UPS maintenance: Prevention over cure

UPS maintenance: Prevention over cure

A reliable UPS system is your first line of defence against the surges, sags and power outages that could have potentially devastating effects to your organisation, reliable being the operative word. The importance of UPS maintenance cannot be underestimated, and should the worst happen, can your business afford to have any chinks in its uninterruptable armour?

Estimates suggest that data centre downtime can cost more than £5,000 per minute – the equivalent of a painful £300,000 per hour or £7.2 million a day. 

According to Centrica’s October 2017 ‘UK Resilience Report’, an enormous 81% of UK businesses had experienced at least one harmful power-related failure in the past year. Given the potential consequences of a power failure, it is staggering that more than two thirds of these incidents could have been prevented in the first place, with poorly planned maintenance cited as one of the principal causes.

With the stakes so high, it’s comforting to know that mitigating the risk of such seemingly avoidable downtime (before it occurs) is relatively simple with some preventative maintenance in the form of a solid UPS maintenance plan.

What should be included in an effective maintenance plan?

There are no guarantees that a data centre UPS will never experience a failure. But having a comprehensive maintenance plan in place will boost your system’s resilience and reliability. Not only does this minimise the risk of a critical issue occurring, it maximises the overall efficiency and ongoing performance of your equipment, and also helps to increase its lifespan. And if the worst does ever happen, it can ensure you overcome downtime as quickly and as pain-free as possible.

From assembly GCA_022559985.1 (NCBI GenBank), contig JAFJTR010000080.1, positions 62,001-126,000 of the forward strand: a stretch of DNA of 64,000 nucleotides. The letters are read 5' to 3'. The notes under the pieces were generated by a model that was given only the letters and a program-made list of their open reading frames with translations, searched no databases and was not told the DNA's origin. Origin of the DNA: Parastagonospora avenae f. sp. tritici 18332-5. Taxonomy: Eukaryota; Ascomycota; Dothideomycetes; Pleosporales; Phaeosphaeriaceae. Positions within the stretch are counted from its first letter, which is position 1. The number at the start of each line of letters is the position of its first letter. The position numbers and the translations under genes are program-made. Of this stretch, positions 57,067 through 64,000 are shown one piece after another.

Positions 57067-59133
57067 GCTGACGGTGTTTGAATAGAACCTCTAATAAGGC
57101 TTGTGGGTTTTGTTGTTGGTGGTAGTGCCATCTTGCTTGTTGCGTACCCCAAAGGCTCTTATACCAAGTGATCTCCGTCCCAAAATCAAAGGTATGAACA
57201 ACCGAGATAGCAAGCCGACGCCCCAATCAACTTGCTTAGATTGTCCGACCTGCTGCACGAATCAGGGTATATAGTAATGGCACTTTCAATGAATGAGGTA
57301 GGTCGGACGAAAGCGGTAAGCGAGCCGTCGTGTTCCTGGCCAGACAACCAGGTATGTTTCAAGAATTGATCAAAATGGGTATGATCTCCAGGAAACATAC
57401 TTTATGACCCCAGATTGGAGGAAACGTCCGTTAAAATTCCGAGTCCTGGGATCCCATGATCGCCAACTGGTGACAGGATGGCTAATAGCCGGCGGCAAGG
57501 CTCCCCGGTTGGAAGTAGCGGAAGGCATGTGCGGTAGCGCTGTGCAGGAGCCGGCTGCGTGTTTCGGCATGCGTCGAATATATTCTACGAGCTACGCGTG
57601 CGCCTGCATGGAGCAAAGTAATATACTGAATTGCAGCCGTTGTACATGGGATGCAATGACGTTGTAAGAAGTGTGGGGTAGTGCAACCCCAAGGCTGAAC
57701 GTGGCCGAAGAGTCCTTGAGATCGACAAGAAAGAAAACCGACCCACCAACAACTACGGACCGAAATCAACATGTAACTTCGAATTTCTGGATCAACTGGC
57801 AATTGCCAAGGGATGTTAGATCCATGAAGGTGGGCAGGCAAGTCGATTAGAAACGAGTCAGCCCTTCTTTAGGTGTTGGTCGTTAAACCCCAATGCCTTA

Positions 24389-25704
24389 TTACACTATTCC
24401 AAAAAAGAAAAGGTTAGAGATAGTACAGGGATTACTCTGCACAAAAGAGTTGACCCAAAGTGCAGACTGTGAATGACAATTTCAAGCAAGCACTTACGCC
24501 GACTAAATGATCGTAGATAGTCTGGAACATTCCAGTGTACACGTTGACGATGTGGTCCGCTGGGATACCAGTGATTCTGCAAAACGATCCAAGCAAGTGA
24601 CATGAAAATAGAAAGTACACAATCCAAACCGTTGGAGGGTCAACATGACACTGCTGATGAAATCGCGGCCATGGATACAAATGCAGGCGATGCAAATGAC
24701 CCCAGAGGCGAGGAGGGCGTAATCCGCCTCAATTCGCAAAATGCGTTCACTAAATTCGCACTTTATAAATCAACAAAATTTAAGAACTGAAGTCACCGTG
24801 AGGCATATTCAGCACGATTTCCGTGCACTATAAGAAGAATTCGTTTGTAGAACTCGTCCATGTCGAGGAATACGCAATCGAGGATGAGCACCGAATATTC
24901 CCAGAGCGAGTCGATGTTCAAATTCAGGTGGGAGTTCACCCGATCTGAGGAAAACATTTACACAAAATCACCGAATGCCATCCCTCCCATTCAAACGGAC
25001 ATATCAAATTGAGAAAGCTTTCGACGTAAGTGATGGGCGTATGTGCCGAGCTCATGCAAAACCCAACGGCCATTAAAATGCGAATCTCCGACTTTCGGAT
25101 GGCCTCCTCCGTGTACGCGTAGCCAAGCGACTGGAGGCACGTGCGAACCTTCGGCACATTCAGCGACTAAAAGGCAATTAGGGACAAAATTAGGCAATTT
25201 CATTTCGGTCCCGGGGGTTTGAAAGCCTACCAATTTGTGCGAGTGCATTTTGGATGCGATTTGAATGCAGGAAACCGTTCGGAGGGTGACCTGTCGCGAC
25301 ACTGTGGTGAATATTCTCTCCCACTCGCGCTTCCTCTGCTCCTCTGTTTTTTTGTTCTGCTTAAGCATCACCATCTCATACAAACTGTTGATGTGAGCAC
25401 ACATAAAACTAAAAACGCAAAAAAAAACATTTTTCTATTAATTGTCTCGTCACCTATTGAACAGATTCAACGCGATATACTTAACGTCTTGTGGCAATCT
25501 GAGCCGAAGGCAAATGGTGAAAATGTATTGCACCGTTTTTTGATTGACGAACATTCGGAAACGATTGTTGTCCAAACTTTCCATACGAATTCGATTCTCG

Emergency response

A solid UPS maintenance plan should give you greater coverage than a standard product warranty provides, with priority access to support from trusted technical experts. Most importantly it should clearly spell-out response times in cases of emergency.

Most service organisations will provide an eight-hour onsite response guarantee, but may offer a four-hour or even two-hour onsite response. Since time is lost revenue when it comes to downtime, ensure that your service partner is dedicated to getting you back online as quickly as possible.

Before the emergency technician is even onsite, your service provider should have provided phone support to help diagnose what happened, and find out if there are immediate steps that can be taken to keep your facility online and safe.

Preventative maintenance

According to a study by the Ponemon Institute, the number of preventative maintenance inspections completed annually drastically reduces downtime as a result of power loss.

Most UPS manufacturers recommend that a UPS and battery system should have a minimum of two preventative maintenance inspections annually. But it is important to find out what is right for your data centre, as requirements vary from facility to facility. Consider your UPS environment, as well as the criticality of the load supported. As a bench mark, quarterly inspections seem to be relatively commonplace.